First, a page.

CAPE GIRARDEAU County, MO
Cape Girardeau County is located in the southeastern part of the U.S. state of Missouri; its eastern border is formed by the Mississippi River. At the 2020 census, the population was 81,710. The county seat is Jackson, the first city in the US to be named in honor of President Andrew Jackson. Officially organized on October 1, 1812, the county is named after Ensign Sieur Jean Baptiste de Girardot, an official of the French colonial years. The "cape" in the county's name is named after a former promontory rock overlooking the Mississippi River; this feature was demolished during railroad construction. Cape Girardeau County is the hub of the Cape Girardeau–Jackson metropolitan area. Its largest city is Cape Girardeau.
Cape Girardeau County was organized on October 1, 1812, as one of five original counties in the Missouri Territory after the US made the Louisiana Purchase of 1803. It is named after Ensign Sieur Jean Baptiste de Girardot (also spelled Girardeau or Girardat), a French officer stationed 1704–1720 at Kaskaskia in the Illinois Country of New France. In 1733 he founded a trading post on the Mississippi River, which developed as the present-day city of Cape Girardeau. The "cape" in the county name was a rock promontory overlooking the Mississippi River and Claire's house; the original cape rock was destroyed by railroad construction.
Jackson, Missouri is the county seat. The first Cape Girardeau County Courthouse was constructed in 1818 by John Davis. This courthouse burned in 1870. The present courthouse in Jackson was completed in 1908 and was designed by P.H. Weathers.
The county is the site of one of the oldest cold cases in the state of Missouri. Bonnie Huffman, a 20-year-old schoolteacher, was found murdered in a ditch just outside Delta on July 2, 1954. Her case was never solved.
Cape Girardeau is referenced in Dave Van Ronk's song "Hang Me, Oh Hang Me," which has found a place in the folk canon since its release in 1962. The song was featured prominently in the 2013 film Inside Llewyn Davis. In the second verse, the singer refers to having "been all around Cape Girardeau and parts of Arkansas...poor boy, I've been all around this world."
According to the U.S. Census Bureau, the county has a total area of , of which is land and (1.3%) is water.
The geography of Cape Girardeau County varies greatly. The areas around the towns of Delta and Dutchtown are flood plains, which were cultivated as cotton plantations. Western and northern areas are hilly and forested.
As of the census of 2000, there were 68,693 people, 26,980 households, and 17,941 families residing in the county. The population density was 119 people per square mile (46/km2). There were 29,434 housing units at an average density of 51 per square mile (20/km2). The racial makeup of the county was 92.13% White, 5.28% Black or African American, 0.36% Native American, 0.75% Asian, 0.03% Pacific Islander, 0.31% from other races, and 1.15% from two or more races. Approximately 0.91% of the population were Hispanic or Latino of any race.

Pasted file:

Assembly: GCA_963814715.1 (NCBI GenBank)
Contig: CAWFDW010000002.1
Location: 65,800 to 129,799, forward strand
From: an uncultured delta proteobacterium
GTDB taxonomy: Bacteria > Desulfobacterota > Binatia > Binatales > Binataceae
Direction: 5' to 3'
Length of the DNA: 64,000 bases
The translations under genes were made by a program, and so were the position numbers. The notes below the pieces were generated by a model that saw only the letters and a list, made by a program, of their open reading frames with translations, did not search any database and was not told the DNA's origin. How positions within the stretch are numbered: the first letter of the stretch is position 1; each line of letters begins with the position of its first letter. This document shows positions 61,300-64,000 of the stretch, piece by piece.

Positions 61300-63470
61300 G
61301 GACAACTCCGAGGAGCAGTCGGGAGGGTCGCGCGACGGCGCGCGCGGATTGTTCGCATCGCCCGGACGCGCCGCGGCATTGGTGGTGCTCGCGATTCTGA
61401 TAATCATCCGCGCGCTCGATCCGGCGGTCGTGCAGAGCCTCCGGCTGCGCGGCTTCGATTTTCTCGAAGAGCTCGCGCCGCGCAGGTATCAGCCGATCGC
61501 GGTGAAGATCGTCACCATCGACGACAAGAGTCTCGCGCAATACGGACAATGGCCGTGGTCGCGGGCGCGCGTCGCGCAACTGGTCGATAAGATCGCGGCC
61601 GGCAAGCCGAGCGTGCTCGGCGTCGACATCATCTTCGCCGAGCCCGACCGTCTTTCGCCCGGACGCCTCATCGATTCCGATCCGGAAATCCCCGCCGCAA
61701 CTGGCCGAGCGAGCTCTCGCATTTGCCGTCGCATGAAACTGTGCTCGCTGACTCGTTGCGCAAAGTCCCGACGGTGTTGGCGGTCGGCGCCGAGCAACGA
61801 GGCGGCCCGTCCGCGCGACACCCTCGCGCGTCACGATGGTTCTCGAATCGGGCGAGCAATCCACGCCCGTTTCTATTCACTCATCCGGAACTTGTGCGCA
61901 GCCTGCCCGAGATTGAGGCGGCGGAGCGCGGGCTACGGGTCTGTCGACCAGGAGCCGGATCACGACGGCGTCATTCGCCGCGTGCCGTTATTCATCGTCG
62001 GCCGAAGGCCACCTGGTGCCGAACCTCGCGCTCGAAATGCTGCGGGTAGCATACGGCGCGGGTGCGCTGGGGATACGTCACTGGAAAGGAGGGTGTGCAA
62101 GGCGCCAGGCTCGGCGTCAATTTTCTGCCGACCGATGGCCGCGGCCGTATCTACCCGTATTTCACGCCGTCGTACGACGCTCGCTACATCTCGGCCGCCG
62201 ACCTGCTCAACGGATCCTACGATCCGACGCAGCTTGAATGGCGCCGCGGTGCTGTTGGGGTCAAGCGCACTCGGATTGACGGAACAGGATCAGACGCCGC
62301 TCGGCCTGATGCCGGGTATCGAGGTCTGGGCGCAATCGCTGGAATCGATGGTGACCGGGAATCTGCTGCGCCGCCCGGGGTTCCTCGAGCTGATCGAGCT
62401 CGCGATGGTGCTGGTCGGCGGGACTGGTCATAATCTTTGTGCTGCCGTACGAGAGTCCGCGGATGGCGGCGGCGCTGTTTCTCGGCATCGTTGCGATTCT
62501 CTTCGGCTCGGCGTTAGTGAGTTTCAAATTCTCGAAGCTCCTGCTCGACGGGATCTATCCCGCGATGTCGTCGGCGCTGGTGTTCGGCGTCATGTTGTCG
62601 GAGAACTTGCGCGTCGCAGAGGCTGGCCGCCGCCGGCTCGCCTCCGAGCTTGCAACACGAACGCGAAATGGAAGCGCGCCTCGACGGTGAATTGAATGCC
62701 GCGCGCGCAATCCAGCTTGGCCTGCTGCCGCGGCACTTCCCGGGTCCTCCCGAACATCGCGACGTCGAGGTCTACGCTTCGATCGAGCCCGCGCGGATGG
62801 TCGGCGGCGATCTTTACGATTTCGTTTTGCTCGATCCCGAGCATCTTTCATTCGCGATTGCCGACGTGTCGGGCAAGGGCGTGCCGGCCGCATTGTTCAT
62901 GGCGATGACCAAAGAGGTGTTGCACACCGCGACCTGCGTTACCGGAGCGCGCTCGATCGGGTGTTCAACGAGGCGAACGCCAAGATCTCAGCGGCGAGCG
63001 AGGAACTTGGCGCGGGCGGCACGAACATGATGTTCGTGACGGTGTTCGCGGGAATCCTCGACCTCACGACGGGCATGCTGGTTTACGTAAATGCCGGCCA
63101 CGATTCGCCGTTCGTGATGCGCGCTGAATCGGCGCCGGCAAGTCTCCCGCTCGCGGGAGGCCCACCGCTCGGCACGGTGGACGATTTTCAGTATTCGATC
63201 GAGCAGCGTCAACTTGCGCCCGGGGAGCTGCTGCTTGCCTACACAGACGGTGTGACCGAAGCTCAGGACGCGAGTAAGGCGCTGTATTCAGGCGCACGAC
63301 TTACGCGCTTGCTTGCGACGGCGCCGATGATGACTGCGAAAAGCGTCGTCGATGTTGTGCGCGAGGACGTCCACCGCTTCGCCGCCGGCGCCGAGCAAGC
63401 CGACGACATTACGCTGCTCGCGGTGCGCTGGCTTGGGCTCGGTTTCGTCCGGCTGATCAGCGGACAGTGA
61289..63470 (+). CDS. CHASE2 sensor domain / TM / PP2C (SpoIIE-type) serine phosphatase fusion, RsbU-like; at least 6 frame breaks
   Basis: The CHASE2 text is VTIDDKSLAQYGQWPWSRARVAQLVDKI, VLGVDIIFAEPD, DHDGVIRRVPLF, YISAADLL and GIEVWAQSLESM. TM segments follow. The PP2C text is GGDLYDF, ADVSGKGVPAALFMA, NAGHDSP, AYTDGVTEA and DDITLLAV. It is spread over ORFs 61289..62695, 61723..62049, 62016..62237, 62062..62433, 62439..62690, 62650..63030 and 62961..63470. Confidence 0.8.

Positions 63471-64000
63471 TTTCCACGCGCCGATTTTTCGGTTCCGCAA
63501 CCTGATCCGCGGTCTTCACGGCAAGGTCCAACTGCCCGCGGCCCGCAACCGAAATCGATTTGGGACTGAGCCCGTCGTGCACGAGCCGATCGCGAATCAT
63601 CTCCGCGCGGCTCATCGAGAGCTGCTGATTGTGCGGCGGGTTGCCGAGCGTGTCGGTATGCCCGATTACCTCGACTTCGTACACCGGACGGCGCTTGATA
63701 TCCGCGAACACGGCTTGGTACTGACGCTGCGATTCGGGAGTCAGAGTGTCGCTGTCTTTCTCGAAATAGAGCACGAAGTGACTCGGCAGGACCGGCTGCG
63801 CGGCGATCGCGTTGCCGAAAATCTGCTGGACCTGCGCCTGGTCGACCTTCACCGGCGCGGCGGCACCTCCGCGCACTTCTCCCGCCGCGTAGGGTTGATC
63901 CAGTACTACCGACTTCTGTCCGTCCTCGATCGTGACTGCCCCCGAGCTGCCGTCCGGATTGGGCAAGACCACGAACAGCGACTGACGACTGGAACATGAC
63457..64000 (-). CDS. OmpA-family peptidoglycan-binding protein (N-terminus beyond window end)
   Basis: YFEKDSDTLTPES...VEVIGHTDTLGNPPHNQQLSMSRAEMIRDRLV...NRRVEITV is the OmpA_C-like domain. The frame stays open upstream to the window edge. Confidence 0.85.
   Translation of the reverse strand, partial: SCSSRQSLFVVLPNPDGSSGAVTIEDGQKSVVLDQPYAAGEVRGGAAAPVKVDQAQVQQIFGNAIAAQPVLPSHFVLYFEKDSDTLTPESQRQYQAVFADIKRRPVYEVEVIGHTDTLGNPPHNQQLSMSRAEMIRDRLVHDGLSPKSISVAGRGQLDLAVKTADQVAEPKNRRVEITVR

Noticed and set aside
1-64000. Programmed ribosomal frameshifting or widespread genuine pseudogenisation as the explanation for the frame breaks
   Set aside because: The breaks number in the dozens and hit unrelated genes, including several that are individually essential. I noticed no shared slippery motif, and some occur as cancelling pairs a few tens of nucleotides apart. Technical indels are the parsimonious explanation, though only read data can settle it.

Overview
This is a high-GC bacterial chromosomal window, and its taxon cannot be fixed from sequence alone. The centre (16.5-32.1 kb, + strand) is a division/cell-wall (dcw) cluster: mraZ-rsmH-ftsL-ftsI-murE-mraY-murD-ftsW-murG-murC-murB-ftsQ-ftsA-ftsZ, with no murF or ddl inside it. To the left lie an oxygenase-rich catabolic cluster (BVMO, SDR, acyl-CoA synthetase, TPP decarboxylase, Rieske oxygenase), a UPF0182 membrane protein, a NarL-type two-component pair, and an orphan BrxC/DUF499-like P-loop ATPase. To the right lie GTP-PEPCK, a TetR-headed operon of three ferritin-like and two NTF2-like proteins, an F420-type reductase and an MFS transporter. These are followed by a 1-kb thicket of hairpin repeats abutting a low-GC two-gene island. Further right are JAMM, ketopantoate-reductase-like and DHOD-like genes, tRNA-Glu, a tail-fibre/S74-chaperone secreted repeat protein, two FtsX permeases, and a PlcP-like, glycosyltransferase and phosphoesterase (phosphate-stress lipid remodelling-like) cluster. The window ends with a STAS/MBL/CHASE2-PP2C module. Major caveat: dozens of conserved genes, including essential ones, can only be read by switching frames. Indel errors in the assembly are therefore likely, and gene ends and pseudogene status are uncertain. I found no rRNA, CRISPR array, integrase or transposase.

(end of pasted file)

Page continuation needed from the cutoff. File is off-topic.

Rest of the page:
There were 26,980 households, out of which 31.20% had children under the age of 18 living with them, 53.80% were married couples living together, 9.80% had a female householder with no husband present, and 33.50% were non-families. 27.30% of all households were made up of individuals, and 10.10% had someone living alone who was 65 years of age or older. The average household size was 2.42 and the average family size was 2.96.
In the county, the population was spread out, with 23.40% under the age of 18, 13.40% from 18 to 24, 27.80% from 25 to 44, 21.60% from 45 to 64, and 13.80% who were 65 years of age or older. The median age was 35 years. For every 100 females, there were 93.20 males. For every 100 females age 18 and over, there were 90.00 males.
The median income for a household in the county was $45,862, and the median income for a family was $58,037. Males had a median income of $32,371 versus $20,833 for females. The per capita income for the county was $24,303. About 6.70% of families and 11.10% of the population were below the poverty line, including 11.40% of those under age 18 and 10.10% of those age 65 or over.
According to the Association of Religion Data Archives County Membership Report (2010), Cape Girardeau County is part of the Bible Belt, with evangelical Protestantism being the most predominant religion. The most predominant denominations among residents in Cape Girardeau County who adhere to a religion are Roman Catholics (19.19%), Assemblies of God (19.13%), and Lutherans (LCMS) (16.58%).
Of adults 25 years of age and older in Cape Girardeau County, 81.1% possess a high school diploma or higher while 24.2% hold a bachelor's degree as their highest educational attainment.
Since the late 20th century voters at the local level have switched from the Democratic Party to the Republican Party, which is now predominant in Cape Girardeau County. Republicans hold all of the elected positions in the county.